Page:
Only a fortnight before the Gaza fracas, Mr Abbas dismissed Hamas’s rockets as “follies”. During the war he evaded demands that he visit Gaza, which, he still claims, remains under his jurisdiction as head of the PA. He also called for the Palestinian people to choose its leaders in long-postponed elections before forging ahead with a unity government.
      Hamas officials responded in kind. They cold-shouldered Mr Abbas’s foreign minister, Riad al-Malki, when he joined an Arab League delegation that entered Gaza during the war, noting that Mr Abbas’s choice of delegate suggested he was treating Gaza as a foreign country.
      When the Turkish foreign minister, Ahmet Davutoglu, shed tears at the hospital bed of an injured child, a Hamas spokesman pointed at Mr Malki and said, “This is your doing,” a reference to what Hamas officials claim is the co-operation that Fatah people from Gaza gave Israel’s planners.
      Moreover, Hamas is itself divided over the question of reconciliation with Fatah. Hamas officials in exile tend to favour it, and praised Mr Abbas’s bid for an upgrade of Palestine’s status at the UN. But Hamas ministers in Gaza, afraid that they may lose their jobs in a unity government, pooh-poohed Mr Abbas’s success at the UN, lest it restore his centrality to Palestine’s fate.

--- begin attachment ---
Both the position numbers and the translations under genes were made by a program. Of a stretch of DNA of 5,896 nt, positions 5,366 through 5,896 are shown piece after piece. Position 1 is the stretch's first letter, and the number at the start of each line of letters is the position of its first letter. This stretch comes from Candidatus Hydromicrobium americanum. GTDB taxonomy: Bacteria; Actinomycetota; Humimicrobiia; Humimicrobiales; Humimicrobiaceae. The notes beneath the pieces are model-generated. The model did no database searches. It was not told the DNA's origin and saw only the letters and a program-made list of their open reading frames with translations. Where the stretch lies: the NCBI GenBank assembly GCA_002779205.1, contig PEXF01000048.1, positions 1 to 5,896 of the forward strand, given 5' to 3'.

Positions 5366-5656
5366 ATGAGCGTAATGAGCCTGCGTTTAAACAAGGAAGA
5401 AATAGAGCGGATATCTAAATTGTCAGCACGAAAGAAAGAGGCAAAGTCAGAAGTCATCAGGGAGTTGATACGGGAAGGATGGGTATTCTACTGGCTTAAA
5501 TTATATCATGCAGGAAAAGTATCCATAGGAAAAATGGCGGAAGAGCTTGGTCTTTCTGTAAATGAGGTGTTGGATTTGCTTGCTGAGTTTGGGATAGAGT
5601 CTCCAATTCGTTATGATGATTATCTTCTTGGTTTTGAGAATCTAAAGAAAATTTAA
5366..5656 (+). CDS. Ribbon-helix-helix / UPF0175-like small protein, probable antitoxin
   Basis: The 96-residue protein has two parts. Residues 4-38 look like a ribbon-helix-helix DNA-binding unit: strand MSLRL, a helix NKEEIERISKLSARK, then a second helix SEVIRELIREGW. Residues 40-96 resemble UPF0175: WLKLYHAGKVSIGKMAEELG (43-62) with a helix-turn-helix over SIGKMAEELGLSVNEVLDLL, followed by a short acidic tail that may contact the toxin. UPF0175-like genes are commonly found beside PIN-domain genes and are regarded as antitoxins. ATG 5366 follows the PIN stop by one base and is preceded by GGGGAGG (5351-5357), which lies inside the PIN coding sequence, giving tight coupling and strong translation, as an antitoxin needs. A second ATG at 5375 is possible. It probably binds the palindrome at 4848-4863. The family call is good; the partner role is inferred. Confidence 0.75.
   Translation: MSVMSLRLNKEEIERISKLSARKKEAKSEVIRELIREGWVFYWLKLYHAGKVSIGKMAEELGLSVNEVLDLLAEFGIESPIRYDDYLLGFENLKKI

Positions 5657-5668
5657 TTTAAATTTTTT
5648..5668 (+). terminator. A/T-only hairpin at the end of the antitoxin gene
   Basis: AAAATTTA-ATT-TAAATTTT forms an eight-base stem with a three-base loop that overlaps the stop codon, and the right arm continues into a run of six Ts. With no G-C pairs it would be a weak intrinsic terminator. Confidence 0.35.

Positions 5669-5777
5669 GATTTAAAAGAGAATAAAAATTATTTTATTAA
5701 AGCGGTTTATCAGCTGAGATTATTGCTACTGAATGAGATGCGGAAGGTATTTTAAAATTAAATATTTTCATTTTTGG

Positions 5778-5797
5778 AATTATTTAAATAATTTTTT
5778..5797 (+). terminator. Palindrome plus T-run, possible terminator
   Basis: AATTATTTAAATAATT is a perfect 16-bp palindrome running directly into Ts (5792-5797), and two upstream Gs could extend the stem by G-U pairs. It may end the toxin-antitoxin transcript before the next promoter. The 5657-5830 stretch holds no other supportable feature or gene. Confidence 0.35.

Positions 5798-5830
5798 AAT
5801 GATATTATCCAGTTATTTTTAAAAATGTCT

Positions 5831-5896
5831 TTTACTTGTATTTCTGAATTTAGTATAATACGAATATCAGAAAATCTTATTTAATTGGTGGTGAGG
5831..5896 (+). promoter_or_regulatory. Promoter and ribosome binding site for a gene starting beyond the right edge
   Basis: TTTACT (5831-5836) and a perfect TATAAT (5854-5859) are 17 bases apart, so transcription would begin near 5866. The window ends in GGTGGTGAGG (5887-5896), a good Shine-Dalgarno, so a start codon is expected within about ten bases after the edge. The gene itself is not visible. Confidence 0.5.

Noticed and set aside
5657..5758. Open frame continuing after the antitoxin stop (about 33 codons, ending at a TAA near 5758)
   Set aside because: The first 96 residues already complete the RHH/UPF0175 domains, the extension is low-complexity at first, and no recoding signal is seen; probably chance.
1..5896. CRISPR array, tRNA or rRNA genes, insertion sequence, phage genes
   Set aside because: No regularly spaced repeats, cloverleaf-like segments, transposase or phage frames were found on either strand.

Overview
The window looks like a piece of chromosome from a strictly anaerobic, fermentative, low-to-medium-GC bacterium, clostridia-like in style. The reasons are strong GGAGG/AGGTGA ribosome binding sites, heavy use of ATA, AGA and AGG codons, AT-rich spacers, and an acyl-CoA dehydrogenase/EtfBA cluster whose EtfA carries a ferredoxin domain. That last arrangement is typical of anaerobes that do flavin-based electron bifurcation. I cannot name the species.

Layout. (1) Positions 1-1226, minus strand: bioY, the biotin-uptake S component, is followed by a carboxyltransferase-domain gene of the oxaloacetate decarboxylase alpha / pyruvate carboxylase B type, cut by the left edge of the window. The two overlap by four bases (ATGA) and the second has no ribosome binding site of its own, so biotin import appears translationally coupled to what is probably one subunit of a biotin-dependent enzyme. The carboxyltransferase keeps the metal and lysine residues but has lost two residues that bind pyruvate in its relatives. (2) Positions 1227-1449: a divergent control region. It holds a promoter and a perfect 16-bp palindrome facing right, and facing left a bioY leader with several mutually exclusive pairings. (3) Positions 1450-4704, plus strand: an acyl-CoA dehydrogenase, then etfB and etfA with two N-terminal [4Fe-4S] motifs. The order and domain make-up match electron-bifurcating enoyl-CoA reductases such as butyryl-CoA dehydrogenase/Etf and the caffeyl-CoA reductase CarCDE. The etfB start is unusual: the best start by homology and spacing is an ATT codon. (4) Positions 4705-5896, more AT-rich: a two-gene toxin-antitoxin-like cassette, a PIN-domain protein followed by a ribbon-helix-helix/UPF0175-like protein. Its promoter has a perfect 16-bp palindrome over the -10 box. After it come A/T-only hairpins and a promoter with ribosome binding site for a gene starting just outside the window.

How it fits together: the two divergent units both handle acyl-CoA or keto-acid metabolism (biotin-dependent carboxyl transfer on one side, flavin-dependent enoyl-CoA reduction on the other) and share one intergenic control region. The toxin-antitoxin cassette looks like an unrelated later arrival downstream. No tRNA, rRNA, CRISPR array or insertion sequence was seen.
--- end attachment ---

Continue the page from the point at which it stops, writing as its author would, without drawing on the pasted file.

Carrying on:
Udrub! Udrub! Tel Aviv! Tel Aviv!

      While Mr Abbas in his UN speech reiterated his call for peaceful resistance, Ismail Haniyeh, the Hamas prime minister in Gaza, praised the fighters as they returned in their fatigues, balaclavas and camouflage helmets from where they had dug in, expecting an Israeli ground offensive. “Udrub! Udrub! (Strike! Strike!),” cried the brother of Ahmed Jabari, the Hamas military commander assassinated by Israel at the start of the offensive. “Tel Aviv! Tel Aviv!” cried the crowds in response.
       Indeed, Hamas may now try to build on its claimed success against Israel in Gaza by once again competing for influence in Fatah’s West Bank fief. Mr Haniyeh reached over the head of Mr Abbas, calling political leaders in the West Bank to thank them for organising solidarity protests during the war.
      He also said Mr Abbas’s American-backed programme of security co-ordination with Israel should be dropped. “The Dayton project has begun to collapse,” chirps Wesam Afifa, editor of al-Risala, a Hamas newspaper, referring to the American general, Keith Dayton, who oversaw it.
       Egypt’s Islamist president, Muhammad Morsi, has said he is ready to normalise trade with Gaza—once Hamas and Fatah are reconciled. The regional climate may favour Hamas’s entry into the fold. As it moves into the diplomatic orbit of America’s regional allies, Qatar and Egypt, and perhaps starts to negotiate, initially through intermediaries, with Israel, Western powers, including America, may set aside their reservations about a Hamas-Fatah coalition, particularly if the more amenable Khaled Meshal, Hamas’s leader in exile, decides not to step down.